Why this is important to Wisconsin businesses: Despite the sanctions currently in place, opportunities exist to supply products not subject to sanctions, such as tea, coffee, wine, beer, spirits, baked goods and candy.
Russia’s $25 billion import market continues to hold plenty of potential for international producers. In July 2017, Russia announced it was extending its import ban on EU produce and doing the same for food and drink items from the U.S., Australia, Norway and Canada. Those sanctions, in place since 2014, will now run until at least the end of 2018. There is some indication that the sanctions may be lifted, in part or in full, for U.S. products.
There are several product groups with large markets in Russia that are not subject to the sanctions:
- Tea and coffee ($1.07 billion)
- Wine ($728 million)
- Beer ($127 million)
- Spirits ($683 million)
- Baked goods ($249 million)
- Confectionery ($481 million)
Organic food is rising in popularity among Russian consumers. Sales reached $250 million in 2017, as Russians begin to turn away from processed foods. At present, roughly 3 percent of the Russian population regularly buys health foods and organic produce—a market of 4.5 million consumers.
Fruit and vegetable consumption is increasing nationwide. In 2017, the average Russian ate 63 kg of fruits and berries—an increase of 1.6 percent from the previous year. Vegetable consumption grew 0.9 percent in the same period.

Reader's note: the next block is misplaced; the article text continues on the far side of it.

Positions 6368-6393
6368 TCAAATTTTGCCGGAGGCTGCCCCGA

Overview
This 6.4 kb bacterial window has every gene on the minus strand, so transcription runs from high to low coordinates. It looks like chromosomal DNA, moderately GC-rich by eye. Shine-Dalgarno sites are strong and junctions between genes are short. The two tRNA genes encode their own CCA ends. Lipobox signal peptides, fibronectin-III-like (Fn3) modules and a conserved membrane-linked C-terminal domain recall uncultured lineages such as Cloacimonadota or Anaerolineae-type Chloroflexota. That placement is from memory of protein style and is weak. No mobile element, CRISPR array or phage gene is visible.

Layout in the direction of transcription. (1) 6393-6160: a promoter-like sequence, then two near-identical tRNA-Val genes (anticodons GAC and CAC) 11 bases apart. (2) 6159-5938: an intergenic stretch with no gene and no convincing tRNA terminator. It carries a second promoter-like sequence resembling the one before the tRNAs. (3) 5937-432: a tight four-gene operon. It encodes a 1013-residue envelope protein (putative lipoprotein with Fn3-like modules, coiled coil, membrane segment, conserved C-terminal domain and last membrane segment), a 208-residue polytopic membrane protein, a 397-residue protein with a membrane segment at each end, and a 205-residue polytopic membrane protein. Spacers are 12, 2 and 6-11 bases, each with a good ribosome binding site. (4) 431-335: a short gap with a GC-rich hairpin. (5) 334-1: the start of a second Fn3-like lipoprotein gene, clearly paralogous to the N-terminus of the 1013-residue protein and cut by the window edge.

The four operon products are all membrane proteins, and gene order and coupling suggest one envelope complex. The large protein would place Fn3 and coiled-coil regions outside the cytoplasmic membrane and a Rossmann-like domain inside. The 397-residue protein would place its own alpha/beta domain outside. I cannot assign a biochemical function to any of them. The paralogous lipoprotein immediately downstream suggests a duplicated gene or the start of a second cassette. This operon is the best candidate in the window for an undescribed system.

Russia is the world’s biggest importer and fourth-largest consumer of tea. 94 percent of Russians drink it regularly. Tea is heavily ingrained in Russian culture—but coffee may be taking over as Russia’s hot drink of choice. Throughout the Russian Federation, coffee consumption has doubled since the year 2000, and now stands at 1.7 kg per person per year. Imports off coffee are rising too: from countries like Vietnam, Brazil and Italy (now an EU country under sanction), Russia imported coffee products worth $517 million in 2016—an increase of 7.4 percent over the prior year. In keeping with the overall trend of health-conscious eating and drinking among Russians, organic coffee and tea are among the top sellers. Collectively, Russia’s tea and coffee imports are worth over $1 billion a year.
The biggest issue facing Russia’s food and drink industry in recent years has been a slowdown of the national economy. However, the economic situation has greatly improved and in 2017, the World Bank declared Russia out of recession and back in growth mode. For the general population, that means more money to spend on imported or luxury items. Food retail sales have been expanding in recent years, with top retailers like Dixie, X5 and Lenta posting double-digit growth rates in 2017, suggesting that increased consumer confidence is fueling grocery sales.
Western-style mass grocery retail models are spreading steadily across Russia, and it is likely that this mode’s dominance will continue. In 2017, 68 percent of all Russian grocery outlets followed modern retail operational standards, and traditional street markets were rapidly losing ground. Soft discounters (i.e., chains that run convenience stores with deep product ranges) account for 22 percent of modern retail outlets and are the fastest-growing food retail segment in Russia. The country has 112 soft-discount stores per million population—the third-highest density in Europe.
WorldFood Moscow, held in September, is Russia’s leading food and drink exhibition. The trade show features over 1,400 exhibitors and more than 28,000 visitors from 89 countries, and is a recommended venue to meet new and existing clients and customers and grow sales to the Russian market.